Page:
January 14 Jupiter

by Morris Jones

It'd been a full evening, and Jane and I had been circulating between working on the February issue of our club newsletter and getting eyepiece views at the AP180. It was one of those calm nights between the storms, and the sky was full of shallow sky targets.

We'd spent the early part of the evening on the Moon and Saturn, and I know Jane will have a report on those. I finally got to nudge the big scope over towards Jupiter.

At about midnight between January 14 and 15, the red spot was prominent on the limb and advancing towards the meridian. Seeing was very good to excellent, and the disk was full of good detail.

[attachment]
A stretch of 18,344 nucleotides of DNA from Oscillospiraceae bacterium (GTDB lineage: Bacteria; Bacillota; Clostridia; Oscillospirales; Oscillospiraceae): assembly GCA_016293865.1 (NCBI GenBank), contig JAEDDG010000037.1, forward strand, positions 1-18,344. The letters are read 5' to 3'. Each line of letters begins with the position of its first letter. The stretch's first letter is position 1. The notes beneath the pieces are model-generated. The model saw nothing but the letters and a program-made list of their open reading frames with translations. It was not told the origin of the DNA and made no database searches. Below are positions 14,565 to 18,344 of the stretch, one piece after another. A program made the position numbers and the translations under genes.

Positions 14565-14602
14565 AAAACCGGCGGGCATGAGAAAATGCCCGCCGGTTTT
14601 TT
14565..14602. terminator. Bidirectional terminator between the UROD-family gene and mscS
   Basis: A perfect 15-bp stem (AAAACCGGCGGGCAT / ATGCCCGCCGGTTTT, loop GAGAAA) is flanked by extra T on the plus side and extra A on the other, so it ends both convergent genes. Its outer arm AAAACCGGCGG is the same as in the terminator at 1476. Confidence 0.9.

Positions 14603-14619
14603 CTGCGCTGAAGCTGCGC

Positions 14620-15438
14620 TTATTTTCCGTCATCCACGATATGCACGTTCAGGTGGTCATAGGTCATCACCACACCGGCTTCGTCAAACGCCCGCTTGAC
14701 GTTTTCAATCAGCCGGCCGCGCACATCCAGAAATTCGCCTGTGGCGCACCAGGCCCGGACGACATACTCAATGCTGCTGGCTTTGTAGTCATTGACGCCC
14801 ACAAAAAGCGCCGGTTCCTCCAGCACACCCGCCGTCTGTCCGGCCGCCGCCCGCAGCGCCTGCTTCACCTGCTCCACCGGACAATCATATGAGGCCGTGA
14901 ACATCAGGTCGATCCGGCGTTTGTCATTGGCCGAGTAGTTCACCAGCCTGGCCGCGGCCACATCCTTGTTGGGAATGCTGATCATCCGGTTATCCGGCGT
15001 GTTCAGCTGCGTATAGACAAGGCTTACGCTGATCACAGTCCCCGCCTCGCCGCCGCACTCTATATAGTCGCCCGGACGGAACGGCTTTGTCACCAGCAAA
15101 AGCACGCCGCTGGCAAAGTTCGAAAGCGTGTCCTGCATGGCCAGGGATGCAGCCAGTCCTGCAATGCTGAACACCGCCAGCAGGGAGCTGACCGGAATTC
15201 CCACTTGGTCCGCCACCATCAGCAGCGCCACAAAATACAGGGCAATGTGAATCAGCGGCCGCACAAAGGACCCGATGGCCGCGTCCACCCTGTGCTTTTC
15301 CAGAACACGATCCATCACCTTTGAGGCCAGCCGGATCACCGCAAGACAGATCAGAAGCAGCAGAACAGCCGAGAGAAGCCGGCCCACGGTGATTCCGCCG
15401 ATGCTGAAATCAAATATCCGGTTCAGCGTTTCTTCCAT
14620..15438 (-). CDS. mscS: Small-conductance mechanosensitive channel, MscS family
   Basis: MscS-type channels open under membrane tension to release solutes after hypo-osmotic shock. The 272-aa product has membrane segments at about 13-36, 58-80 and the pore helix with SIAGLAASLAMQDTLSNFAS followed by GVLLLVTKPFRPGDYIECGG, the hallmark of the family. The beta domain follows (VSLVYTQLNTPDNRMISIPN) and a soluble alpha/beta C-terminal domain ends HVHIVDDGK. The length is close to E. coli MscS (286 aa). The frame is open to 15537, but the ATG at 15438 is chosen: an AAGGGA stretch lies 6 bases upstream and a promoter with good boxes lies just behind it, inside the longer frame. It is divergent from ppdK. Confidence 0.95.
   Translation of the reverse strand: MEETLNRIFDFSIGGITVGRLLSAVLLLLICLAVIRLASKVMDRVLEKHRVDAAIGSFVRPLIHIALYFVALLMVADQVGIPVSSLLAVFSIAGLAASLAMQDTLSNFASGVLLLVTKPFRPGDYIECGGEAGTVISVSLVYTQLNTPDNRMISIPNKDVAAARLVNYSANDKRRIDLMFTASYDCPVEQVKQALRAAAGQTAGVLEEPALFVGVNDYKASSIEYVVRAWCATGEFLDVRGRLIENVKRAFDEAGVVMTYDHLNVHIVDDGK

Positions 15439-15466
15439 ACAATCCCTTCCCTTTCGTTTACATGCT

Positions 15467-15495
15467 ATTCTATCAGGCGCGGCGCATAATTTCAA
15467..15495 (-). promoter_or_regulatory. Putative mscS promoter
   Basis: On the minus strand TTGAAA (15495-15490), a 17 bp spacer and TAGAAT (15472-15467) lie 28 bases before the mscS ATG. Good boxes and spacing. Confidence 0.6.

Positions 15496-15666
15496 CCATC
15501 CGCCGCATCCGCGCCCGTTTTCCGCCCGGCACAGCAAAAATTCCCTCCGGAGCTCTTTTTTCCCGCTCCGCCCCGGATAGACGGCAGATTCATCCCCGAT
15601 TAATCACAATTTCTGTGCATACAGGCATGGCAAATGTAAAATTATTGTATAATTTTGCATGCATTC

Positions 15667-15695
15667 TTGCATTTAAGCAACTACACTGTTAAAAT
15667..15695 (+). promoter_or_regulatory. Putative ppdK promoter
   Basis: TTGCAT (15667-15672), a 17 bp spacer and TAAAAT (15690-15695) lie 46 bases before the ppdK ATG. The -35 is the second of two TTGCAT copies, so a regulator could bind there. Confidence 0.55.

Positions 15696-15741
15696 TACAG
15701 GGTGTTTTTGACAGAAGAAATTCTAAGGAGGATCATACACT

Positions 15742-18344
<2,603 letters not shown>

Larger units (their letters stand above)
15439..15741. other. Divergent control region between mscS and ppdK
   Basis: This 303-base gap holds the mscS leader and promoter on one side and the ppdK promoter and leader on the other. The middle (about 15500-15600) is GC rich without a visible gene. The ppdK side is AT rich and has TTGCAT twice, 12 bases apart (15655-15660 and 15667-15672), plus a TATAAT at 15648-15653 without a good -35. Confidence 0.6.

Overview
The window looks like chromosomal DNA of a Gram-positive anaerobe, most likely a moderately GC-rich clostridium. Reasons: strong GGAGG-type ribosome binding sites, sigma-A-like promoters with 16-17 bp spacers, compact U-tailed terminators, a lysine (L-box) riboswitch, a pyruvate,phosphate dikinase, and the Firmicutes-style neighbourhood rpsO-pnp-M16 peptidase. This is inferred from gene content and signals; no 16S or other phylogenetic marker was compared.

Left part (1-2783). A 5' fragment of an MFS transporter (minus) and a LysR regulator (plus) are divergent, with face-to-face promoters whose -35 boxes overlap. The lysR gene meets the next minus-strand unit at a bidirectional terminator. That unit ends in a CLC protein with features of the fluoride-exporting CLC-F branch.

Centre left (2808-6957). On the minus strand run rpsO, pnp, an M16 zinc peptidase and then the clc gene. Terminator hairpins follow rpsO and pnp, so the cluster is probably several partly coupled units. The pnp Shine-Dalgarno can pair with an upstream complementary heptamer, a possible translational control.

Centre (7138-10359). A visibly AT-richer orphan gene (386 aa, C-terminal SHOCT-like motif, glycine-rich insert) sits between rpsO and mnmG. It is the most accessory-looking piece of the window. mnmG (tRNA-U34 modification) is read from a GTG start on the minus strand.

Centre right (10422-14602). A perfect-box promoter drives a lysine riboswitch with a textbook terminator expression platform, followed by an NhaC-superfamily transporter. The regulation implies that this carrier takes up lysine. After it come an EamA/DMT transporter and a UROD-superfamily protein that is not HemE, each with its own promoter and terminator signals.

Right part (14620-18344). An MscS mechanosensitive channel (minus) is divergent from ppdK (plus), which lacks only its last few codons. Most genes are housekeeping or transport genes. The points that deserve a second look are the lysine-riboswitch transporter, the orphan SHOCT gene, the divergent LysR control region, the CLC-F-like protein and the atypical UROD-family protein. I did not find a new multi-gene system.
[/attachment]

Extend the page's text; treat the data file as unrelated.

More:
While the red spot hollow was prominent, I didn't see any darker features within it.

The SEB had a darkening region just south and in advance of the red spot hollow. There was a nice barge in the NEB.

The elusive equatorial band was visible, but it wasn't a continuous line. It was more of a dashed line, with prominent dark rods alternating with white.

Right at the boundary of the North Polar Region and the North Temperate Zone there was another of these dark rods. It extended east-west across the meridian at about midnight local (0800 utc), about 15% of a Jupiter diameter. Very prominent.

I'd never seen those rod features before!